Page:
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McCain Calls Obama’s Iraq Plan Reasonable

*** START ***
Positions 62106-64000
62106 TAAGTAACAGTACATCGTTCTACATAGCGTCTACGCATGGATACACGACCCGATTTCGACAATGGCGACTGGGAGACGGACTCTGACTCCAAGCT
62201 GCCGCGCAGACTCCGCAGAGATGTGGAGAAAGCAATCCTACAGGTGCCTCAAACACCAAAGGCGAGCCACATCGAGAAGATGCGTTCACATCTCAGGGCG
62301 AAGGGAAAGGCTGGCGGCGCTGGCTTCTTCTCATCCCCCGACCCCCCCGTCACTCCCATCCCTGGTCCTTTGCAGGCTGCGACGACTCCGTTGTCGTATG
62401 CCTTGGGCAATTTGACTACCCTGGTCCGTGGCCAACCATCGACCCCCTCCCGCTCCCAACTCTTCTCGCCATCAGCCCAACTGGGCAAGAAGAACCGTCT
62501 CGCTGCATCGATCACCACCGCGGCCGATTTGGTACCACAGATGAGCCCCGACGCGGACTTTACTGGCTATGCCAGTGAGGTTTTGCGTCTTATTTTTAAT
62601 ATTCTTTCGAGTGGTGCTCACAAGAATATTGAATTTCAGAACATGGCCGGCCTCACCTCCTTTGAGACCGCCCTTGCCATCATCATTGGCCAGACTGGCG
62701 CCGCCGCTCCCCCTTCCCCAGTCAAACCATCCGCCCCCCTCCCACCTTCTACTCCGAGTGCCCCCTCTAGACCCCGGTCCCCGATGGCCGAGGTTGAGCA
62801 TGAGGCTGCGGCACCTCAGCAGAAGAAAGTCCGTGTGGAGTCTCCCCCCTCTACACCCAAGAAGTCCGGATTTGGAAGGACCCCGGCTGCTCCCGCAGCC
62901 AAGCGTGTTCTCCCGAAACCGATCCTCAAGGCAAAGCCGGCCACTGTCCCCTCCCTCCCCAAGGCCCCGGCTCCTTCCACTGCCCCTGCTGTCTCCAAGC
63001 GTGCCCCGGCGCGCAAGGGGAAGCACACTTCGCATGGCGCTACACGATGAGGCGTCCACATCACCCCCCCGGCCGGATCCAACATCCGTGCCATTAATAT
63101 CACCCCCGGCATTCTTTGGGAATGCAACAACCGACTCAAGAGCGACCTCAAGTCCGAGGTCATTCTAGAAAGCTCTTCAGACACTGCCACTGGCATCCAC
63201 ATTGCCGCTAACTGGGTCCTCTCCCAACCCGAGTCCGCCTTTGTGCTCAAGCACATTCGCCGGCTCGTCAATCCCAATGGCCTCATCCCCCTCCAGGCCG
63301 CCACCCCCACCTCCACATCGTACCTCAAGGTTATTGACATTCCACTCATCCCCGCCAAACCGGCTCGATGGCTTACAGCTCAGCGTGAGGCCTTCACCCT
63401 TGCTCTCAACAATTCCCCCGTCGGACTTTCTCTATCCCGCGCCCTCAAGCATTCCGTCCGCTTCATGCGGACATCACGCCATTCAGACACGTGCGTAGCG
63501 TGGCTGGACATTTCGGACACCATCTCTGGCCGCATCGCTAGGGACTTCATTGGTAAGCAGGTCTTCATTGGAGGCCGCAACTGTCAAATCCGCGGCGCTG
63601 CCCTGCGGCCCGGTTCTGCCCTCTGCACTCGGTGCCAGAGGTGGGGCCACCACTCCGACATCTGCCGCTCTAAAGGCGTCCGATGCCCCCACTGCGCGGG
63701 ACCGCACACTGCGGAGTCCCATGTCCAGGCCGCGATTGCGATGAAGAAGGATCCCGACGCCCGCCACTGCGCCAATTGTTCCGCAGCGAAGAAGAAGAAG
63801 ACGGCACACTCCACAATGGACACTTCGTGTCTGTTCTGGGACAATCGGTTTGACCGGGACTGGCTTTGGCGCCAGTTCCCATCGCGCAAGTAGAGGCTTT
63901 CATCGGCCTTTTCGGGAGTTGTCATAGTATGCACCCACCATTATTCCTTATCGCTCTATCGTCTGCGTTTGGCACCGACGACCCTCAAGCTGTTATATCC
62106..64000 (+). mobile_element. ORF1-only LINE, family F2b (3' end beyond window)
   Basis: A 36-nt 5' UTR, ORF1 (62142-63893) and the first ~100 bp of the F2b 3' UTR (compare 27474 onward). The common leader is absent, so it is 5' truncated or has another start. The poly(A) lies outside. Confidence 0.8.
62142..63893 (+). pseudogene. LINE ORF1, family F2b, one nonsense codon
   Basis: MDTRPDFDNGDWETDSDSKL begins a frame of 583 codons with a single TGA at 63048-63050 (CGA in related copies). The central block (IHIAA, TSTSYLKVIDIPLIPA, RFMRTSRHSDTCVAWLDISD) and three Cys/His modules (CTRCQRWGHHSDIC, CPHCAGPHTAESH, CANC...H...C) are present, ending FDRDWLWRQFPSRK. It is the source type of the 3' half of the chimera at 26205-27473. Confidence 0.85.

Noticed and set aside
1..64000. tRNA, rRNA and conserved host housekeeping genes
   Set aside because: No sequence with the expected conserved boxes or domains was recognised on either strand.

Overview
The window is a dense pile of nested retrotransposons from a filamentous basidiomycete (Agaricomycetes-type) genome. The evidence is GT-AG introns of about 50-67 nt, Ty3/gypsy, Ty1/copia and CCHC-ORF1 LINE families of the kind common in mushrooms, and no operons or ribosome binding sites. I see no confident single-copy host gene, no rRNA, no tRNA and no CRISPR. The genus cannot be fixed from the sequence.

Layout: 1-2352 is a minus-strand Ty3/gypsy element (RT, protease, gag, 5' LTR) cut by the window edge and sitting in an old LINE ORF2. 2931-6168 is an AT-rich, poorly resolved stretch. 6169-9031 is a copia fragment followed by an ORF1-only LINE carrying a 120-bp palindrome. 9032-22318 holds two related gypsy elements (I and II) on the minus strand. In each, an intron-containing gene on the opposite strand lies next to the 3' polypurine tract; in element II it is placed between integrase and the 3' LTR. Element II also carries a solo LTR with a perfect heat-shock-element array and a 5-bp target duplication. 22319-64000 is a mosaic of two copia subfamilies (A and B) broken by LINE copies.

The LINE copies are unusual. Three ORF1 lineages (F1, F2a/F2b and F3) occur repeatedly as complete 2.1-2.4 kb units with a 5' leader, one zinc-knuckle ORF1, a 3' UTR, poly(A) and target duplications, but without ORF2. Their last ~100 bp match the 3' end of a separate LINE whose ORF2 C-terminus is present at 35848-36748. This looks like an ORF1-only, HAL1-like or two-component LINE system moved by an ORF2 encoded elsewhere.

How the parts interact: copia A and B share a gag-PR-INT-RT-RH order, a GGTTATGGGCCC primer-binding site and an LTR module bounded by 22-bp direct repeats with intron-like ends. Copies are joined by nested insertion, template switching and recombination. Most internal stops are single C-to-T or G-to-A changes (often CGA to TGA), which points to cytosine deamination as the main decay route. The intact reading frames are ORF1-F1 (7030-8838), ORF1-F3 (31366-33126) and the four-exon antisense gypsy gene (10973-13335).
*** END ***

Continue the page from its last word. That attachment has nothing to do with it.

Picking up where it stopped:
Sen. John McCain (R-Ariz.) struck a carefully cautious tone Friday as he weighed in on President Barack Obama’s Iraq troop withdrawal plan. “The president’s plan is not without risk,” McCain, Obama’s 2008 rival for the presidency, said in a floor statement. “We have not yet completed the mission in Iraq, and the gains we have made there remain fragile.” McCain, who mightily criticized Obama’s stance on Iraq during the campaign, joined Congressional leaders at the White House Thursday for a briefing on the Iraq plan. Obama announced Friday that he will leave 50,000 residual troops in the region after a drawdown of as many as 100,000 combat troops in August 2010. Obama also plans to send additional troops to Afghanistan. “We will need to be cautious as we withdraw troops so as not to jeopardize these achievements, and listen closely to the commanders on the ground as the administration determines the pace of withdrawals,” McCain advised. On the campaign trail, McCain questioned Obama’s credentials to lead the military and criticized his pledge at the time to withdraw troops within 16 months. Obama’s plan announced Friday includes an 18-month timeline. Calling the president’s overall military plan “a reasonable one,” McCain said he was “cautiously optimistic that the plan as laid out by the president can lead to success.”

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